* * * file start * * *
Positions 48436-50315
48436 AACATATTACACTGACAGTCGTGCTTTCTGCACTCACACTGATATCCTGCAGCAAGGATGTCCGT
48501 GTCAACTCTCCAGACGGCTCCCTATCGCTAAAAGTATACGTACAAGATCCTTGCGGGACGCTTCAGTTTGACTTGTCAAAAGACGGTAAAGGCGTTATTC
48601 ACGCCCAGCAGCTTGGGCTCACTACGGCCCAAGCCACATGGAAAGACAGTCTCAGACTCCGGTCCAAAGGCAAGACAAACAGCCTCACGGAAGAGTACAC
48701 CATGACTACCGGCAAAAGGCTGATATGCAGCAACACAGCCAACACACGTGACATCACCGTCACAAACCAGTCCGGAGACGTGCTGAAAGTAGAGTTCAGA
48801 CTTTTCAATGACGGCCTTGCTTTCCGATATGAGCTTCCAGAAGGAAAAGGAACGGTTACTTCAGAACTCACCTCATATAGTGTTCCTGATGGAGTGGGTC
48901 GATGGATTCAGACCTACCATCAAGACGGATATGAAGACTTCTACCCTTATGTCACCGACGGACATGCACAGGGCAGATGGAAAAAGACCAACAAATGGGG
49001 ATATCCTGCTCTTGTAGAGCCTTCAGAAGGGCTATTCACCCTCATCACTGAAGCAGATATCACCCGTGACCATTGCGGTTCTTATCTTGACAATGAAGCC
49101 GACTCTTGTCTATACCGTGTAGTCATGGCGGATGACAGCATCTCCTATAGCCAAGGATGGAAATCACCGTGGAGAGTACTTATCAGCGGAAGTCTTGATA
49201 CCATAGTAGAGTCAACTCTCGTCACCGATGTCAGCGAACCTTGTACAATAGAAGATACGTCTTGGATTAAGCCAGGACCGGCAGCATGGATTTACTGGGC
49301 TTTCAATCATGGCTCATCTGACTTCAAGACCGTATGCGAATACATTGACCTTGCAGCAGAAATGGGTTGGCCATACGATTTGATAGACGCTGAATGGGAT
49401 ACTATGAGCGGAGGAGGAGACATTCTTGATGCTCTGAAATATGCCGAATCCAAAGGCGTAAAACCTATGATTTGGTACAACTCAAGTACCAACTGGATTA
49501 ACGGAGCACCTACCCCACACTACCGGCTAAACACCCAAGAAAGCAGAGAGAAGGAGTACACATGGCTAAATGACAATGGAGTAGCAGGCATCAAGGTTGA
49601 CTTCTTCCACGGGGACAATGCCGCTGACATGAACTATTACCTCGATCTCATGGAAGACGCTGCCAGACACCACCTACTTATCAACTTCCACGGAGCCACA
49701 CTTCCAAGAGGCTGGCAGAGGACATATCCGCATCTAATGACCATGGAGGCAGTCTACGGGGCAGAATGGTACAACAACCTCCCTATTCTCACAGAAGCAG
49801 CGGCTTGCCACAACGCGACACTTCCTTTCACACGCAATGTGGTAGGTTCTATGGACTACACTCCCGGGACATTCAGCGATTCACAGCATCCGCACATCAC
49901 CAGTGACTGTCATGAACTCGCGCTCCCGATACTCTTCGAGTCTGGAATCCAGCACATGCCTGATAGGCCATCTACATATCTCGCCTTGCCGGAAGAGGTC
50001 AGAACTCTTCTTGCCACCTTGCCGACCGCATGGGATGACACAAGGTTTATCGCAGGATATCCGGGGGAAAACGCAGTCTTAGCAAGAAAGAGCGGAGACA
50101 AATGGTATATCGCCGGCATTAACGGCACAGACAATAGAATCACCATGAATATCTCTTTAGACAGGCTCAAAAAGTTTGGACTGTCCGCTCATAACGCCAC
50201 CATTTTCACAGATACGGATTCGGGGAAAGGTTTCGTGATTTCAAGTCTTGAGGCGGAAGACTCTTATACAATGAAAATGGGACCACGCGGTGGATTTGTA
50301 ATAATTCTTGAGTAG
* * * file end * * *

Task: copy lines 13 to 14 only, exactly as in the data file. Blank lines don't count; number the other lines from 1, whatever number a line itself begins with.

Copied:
49501 ACGGAGCACCTACCCCACACTACCGGCTAAACACCCAAGAAAGCAGAGAGAAGGAGTACACATGGCTAAATGACAATGGAGTAGCAGGCATCAAGGTTGA
49601 CTTCTTCCACGGGGACAATGCCGCTGACATGAACTATTACCTCGATCTCATGGAAGACGCTGCCAGACACCACCTACTTATCAACTTCCACGGAGCCACA